From the creators of the true-crime podcast “Serial” — an innovative podcast in its own right — “S-Town” expands the true-crime genre into something more entertaining and profound. The podcast’s producer, Brian Reed, starts the first episode by investigating a crime in a small Alabama town after receiving a tip from eccentric clock maker John B. McLemore. But unlike “Serial,” “S-Town” isn’t simply a whodunit. As Reed explores the mysteries and crimes of the town, the show evolves into an exploration of McLemore’s life — told emphatically and expertly. While “Serial” played out like a TV crime drama, “S-Town” is like a novel, meandering from story to story, often ending storylines without true closure.
“S-Town” features unexpected twists, treasure hunts and crime mysteries that will keep any listener hooked. But it’s the emotional, human story that left a lasting impact on me, and makes it one of the best stories told on this still-young medium.
Pod Save America and The Ben Shapiro Show — Saket Rajprohat / Columnist
This summer I started listening to the podcasts “Pod Save America” and “The Ben Shapiro Show” — a highly liberal and a conservative podcast, respectively. I listened to Pod Save America because I thought it would be helpful to stay informed about events in Washington. As I listened to the show — headed by former Obama speechwriter, Jon Favreau — I figured it would be a good idea to listen to an opposing viewpoint to get a little perspective. I subscribed to “The Ben Shapiro Show,” a podcast hosted by a high-pitched talking, Harvard-educated conservative. I initially hated listening to the podcast, disagreeing with almost everything he said — and more than once seeing flaws in his own arguments. But over time I began to enjoy the contrast. Listening to Shapiro first, and then “Pod Save America” afterward, I had the opportunity to see commentary on daily news from both ends of the spectrum. I saw how views often become skewed as the result of bias — helping me decipher what is actually happening in politics.
Bill Burr’s Monday Morning Podcast — John Hamilton / Editor-in-Chief
Bill Burr is the only podcast host I know who can make reading advertising copy utterly hilarious.
I listen to a ton of podcasts — most of them are shows about politics, news and journalism, which can be exhausting. I think that’s why I find Bill Burr’s brash, politically incorrect show so entertaining and laugh-out-loud funny. The podcast features no fancy editing or gimmicks — it’s just Burr ranting about whatever he feels like twice every week.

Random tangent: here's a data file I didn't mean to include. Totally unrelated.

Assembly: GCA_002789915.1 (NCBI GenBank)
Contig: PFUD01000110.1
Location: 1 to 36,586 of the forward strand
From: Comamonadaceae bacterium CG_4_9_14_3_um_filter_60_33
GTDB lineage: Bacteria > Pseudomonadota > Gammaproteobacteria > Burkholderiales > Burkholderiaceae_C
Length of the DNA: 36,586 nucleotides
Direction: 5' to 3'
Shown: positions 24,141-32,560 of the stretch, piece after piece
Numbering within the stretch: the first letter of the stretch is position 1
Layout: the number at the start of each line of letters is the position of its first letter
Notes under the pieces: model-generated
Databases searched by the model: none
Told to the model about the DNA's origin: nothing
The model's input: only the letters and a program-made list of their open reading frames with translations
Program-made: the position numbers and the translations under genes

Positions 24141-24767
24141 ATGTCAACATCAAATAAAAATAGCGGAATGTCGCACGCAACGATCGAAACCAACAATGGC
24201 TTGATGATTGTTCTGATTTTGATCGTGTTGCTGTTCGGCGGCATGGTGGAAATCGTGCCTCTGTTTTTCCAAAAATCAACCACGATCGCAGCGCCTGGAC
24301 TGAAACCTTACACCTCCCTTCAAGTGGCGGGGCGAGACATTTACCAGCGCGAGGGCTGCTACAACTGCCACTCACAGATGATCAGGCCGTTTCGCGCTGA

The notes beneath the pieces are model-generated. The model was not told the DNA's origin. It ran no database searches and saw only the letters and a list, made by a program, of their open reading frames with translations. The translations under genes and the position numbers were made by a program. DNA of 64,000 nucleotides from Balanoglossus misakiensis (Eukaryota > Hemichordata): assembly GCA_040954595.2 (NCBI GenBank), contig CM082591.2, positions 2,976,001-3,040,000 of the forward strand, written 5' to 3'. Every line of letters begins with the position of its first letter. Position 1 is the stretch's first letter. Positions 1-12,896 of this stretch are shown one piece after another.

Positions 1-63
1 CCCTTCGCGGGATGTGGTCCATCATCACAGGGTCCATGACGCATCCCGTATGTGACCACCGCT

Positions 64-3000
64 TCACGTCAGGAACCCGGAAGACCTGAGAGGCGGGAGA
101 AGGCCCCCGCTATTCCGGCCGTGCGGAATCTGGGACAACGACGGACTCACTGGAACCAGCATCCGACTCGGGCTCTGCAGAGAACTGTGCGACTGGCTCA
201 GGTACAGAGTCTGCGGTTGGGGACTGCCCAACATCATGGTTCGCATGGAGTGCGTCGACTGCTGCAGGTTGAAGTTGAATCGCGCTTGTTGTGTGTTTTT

His rants range from insulting to ingenious, but they’re entertaining either way. Burr’s podcast is so great that the inner thoughts of a self-proclaimed “psycho” often sound more like a carefully constructed comedy act.
Still Processing — Grant Burgman / Staff Writer
The New York Times took a pretty simple approach to podcasting: Take two of your best writers — culture writers Jenna Wortham and Wesley Morris — and let them talk about whatever is on their collective minds each week. The result is “Still Processing,” a discussion-based culture podcast which features both lighthearted and deftly poignant analysis on everything happening in our shared culture.
Each episode starts with Morris and Wortham discussing what’s on their minds that week, then picking what they’d like to get into. The range of topics is a reflection of the ranges of interests for both Morris — who writes mainly about music, television and movies — and Wortham, who writes mainly about tech and business. Recent episodes include deep dives into the significance and history of barbecue, an hour-long breakdown of Jay-Z’s newest album and his relationship with Beyonce and a reflection on America’s relationship with gay pride during pride week.
With new episodes every Thursday, the discussions provide insight that give you a new perspective on barbecue, read receipts on text messages or Kanye West by Friday.